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“The Hunger Games”: A Glimpse at the Future? (1 Viewer)

JParker

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Is the analysis correct? I don't know but the symbols are there to be considered...
“The Hunger Games”: A Glimpse at the Future? Apr 5th, 2012 | Category: Movies and TV The hit movie “The Hunger Games” takes place in a dystopian future where the poor and wretched masses live under the high tech tyranny of a wealthy elite. Is the movie depicting the kind of society the elite is trying to establish for the New World Order? We’ll look at characteristics of the world presented in “The Hunger Games” and how they relate to plans for a New World Order. Pushed by a gigantic marketing campaign, The Hunger Games did not take long to become a world-wide sensation, especially among teenagers and young adults. Sometimes referred to as the new Twilight, The Hunger Games has similar components to the previous book-to-movie craze (i.e. a young girl torn between two guys) but takes place in a very different context. Set in a dystopian future (why is the future always “dystopian”?), The Hunger Games paints a rather grim picture of the world of tomorrow, whether it be from a social, economical or political point of view. In short, it is a big-brotherish nightmare where a rich elite thrives on the backs of a starving population. Meanwhile, the perversity and voyeurism of mass media is taken to absurd levels and is used by the government as a glue to keep its unjust social order intact. Is The Hunger Games giving teenagers a glimpse of a not-too-distant future? It doesn’t take a crystal ball to see the elite are trying to take the world in that direction. Is the author Suzanne Collins communicating a strong anti-NWO message to the youth by showing its dangers or is it getting the youth used to the idea? Let’s look at the fictional, yet possible, future world of The Hunger Games. Note: This article is about the movie and not the book series. The movie has been formatted in a different way and conveys a slightly different message.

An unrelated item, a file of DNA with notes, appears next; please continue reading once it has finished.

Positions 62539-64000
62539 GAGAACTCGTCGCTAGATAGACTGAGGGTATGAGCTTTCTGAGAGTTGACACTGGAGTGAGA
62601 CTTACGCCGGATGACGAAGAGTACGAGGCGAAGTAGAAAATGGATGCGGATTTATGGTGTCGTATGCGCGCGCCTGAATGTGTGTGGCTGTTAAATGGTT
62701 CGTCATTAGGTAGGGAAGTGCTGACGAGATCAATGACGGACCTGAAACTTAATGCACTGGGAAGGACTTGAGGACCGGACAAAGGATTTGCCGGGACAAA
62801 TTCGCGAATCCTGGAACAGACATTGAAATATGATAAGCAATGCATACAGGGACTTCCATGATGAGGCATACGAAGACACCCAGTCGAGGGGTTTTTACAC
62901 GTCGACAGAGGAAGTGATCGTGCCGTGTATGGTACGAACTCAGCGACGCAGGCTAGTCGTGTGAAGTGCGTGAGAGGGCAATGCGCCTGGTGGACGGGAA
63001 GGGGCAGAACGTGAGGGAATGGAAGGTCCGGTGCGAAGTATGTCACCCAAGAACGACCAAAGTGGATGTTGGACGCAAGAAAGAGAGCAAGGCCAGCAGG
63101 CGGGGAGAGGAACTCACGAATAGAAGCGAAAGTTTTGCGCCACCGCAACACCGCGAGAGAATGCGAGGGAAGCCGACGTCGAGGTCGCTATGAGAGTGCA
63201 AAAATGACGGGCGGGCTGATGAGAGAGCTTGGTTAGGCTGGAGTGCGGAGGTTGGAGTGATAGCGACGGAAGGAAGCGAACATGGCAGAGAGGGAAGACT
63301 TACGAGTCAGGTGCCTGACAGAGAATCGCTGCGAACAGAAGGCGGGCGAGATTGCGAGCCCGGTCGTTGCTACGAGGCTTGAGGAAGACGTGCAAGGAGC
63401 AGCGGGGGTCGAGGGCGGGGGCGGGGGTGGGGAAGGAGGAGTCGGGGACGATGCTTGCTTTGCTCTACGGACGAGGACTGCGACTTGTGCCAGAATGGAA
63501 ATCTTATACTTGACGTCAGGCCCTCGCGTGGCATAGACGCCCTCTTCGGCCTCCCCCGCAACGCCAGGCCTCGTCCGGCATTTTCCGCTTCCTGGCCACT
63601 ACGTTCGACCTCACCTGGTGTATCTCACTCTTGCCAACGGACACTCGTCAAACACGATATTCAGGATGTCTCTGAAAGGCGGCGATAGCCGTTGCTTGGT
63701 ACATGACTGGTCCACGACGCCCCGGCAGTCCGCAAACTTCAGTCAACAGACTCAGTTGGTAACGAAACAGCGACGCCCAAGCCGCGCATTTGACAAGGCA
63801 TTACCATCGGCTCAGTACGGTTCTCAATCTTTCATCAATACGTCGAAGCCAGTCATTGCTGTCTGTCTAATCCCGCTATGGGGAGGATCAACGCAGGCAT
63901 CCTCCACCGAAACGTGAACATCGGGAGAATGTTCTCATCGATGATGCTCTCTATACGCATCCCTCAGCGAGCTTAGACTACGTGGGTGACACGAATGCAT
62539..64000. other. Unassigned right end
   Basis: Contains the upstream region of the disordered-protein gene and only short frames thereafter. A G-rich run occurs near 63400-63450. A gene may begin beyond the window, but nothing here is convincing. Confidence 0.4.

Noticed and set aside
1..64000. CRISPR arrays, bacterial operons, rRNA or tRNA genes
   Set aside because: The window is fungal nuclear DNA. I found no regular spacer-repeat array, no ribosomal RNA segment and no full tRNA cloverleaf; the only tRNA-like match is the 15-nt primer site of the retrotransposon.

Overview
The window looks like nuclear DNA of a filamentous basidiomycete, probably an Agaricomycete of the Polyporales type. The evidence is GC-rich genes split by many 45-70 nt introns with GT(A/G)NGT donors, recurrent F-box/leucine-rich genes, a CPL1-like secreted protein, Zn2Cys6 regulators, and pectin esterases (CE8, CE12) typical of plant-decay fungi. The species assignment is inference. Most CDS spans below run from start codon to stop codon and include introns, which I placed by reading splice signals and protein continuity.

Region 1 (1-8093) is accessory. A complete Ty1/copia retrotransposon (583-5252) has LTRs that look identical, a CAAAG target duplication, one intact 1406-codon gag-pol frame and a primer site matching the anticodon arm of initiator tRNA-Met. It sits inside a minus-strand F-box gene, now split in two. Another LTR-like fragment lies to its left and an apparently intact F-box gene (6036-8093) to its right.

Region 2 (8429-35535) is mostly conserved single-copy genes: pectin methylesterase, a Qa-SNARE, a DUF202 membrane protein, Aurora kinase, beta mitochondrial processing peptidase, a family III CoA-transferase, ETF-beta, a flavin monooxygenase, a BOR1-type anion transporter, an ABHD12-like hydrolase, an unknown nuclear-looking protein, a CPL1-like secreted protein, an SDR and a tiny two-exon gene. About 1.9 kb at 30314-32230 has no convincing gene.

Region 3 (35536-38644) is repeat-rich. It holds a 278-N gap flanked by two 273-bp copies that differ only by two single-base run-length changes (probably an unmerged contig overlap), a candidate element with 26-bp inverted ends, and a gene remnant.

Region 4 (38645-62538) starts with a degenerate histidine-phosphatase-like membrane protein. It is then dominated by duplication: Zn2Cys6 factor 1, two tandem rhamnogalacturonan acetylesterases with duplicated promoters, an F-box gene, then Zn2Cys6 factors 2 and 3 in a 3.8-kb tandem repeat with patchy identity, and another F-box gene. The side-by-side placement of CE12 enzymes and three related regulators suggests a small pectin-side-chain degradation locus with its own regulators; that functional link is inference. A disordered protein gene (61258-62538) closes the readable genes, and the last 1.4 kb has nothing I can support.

“Signs and symbols rule the world, not words nor laws.” -Confucius
http://vigilantcitizen.com/moviesandtv/the-hunger-games-a-glimpse-at-the-new-world-order/
 

RobertR

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Set in a dystopian future (why is the future always “dystopian”?)
Why, indeed. It's been fashionable to display a dystopian future for a long time. especially in the 70s. Think about Silent Running, Soylent Green, Rollerball, Logan's Run, Zardoz. All dystopian. The film that "broke" the cycle was Star Wars, with its fun good guys vs. bad guys plot. I miss the general optimism about the future that people had in the 50s and 60s.
 

JParker

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RobertR said:
Why, indeed. It's been fashionable to display a dystopian future for a long time. especially in the 70s. Think about Silent Running, Soylent Green, Rollerball, Logan's Run, Zardoz. All dystopian. The film that "broke" the cycle was Star Wars, with its fun good guys vs. bad guys plot. I miss the general optimism about the future that people had in the 50s and 60s.
I may be naive, but I have hopes for J.J. Abrams new Star Wars film. Then again...it may be dark! http://herocomplex.latimes.com/movies/star-wars-writer-lawrence-kasdan-wants-spinoff-film-to-start-fresh/#/0